This house is a particular favorite of mine - I guess it should be as I am now the proud owner and resident. my girlfriend and I moved into the neighborhood in 1998 (our first home was 3401 Thornewood Drive, near the front (western) edge of the neighborhood). We looked for several months before accidentally finding our original Northcrest home on Thornewood, with the intent to stay there once found. Our current Lori Lane residence came about by chance (as is often the case). We walk through the neighborhood several times a week for exercise - the many hills and long streets make for a fairly decent 2-3 mile power-walk. While traveling through the neighborhood, luck would have it that we spotted this house on Lori Lane - we began to alter our walks to incorporate Lori Lane as one of our streets. We would often "ooh" and "ahhh" as we walked past, and got to know the previous owners, Bill and Jerry, through passing conversations about the house and their various landscaping flora. We also got to know them both through various neighborhood meetings (they both attended the Neighborhood Watch and other meetings). Unfortunately Jerry's earlier bout with cancer returned to consume him in 2001, with Bill's life ending shortly thereafter - they will be missed.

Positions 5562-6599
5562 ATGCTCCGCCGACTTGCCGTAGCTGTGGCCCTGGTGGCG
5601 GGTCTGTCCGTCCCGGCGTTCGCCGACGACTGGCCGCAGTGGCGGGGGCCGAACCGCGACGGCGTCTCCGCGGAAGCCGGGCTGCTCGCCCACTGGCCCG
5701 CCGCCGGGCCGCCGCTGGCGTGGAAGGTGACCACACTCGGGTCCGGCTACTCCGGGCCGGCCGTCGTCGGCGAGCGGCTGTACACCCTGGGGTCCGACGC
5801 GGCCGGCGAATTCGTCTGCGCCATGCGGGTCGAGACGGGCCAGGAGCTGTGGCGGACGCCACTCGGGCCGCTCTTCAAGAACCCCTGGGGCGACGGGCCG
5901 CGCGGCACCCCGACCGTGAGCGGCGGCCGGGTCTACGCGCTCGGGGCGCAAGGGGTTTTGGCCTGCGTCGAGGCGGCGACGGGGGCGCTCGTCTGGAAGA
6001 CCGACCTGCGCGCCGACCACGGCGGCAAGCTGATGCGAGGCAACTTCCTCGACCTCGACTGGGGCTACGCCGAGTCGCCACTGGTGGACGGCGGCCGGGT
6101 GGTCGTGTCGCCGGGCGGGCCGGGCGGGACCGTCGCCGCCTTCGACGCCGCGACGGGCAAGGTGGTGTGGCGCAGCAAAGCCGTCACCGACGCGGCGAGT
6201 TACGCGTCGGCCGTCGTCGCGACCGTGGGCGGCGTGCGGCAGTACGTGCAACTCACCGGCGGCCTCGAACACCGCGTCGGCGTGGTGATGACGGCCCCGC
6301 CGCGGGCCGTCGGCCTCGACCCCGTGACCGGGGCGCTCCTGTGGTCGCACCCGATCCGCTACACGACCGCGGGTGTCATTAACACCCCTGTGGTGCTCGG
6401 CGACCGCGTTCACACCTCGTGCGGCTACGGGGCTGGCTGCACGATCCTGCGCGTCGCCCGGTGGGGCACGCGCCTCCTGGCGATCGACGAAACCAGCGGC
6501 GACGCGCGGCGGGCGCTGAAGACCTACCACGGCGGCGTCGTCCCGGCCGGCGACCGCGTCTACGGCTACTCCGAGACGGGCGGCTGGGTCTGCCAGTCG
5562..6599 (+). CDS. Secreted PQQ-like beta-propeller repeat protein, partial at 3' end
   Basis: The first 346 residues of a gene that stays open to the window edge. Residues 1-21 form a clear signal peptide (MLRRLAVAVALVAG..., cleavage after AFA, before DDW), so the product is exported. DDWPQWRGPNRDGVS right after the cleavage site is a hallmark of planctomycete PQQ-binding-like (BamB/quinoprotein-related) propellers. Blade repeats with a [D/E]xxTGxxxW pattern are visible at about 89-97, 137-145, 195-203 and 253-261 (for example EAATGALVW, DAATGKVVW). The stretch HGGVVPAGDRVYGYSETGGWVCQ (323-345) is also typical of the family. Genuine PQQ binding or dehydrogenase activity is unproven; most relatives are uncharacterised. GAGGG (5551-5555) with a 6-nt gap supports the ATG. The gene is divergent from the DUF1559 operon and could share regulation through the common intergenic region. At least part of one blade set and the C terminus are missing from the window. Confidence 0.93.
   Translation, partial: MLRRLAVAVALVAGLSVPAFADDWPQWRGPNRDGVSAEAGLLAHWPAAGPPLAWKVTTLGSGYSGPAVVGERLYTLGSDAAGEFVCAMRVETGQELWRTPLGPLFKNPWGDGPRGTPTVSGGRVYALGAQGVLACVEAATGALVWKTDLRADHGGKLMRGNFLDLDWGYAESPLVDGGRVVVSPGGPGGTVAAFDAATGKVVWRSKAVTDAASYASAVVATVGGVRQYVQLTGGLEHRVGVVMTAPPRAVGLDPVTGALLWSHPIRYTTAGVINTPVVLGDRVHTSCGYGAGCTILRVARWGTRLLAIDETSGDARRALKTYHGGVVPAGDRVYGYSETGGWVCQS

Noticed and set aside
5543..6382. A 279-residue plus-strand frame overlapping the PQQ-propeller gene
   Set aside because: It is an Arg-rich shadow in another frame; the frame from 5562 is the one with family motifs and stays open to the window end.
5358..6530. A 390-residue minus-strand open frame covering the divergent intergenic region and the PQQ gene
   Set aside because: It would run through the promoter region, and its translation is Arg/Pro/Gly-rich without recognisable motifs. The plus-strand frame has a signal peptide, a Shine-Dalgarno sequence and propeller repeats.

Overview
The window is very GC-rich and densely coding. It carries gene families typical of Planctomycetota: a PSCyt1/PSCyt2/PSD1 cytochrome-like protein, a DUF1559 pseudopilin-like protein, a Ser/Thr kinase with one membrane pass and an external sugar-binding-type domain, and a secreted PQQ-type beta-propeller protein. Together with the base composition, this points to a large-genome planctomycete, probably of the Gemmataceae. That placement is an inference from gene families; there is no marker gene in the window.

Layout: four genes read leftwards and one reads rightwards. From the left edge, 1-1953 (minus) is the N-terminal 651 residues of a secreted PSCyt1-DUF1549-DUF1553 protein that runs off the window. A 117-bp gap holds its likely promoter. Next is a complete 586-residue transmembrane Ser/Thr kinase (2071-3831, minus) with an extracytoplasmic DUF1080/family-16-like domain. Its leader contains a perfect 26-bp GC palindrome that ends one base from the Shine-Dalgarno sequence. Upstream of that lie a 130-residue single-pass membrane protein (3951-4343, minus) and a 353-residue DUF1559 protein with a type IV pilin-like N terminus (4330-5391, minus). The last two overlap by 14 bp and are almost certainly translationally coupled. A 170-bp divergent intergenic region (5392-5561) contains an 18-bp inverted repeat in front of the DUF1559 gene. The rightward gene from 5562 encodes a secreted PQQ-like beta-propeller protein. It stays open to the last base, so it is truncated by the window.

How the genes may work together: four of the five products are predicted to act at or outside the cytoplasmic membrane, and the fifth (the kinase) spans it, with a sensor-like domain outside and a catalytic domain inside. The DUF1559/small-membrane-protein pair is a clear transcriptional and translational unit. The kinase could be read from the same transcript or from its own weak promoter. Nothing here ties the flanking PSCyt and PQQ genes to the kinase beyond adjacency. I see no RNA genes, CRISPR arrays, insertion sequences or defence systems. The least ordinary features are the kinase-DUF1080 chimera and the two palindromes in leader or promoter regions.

We got to know Jerry's nephew Ty as the executor of the estate, and fortunately we were able to convince him that Bill and Jerry's former house was very important to us. I think he truly felt that he was selling the house to the right people in my girlfriend and myself, that we both cared and understood the house and environs, and that we would pay homage to the 35 years that his uncle and partner spent here together as a couple. It has been both our good fortune and quest to preserve the house and restore it to a newer, livable condition. We moved in during the summer of 2002 and have spent each passing year upgrading systems and attending to cleaning and renewing without destroying (so easy to do in this Home Depotized world).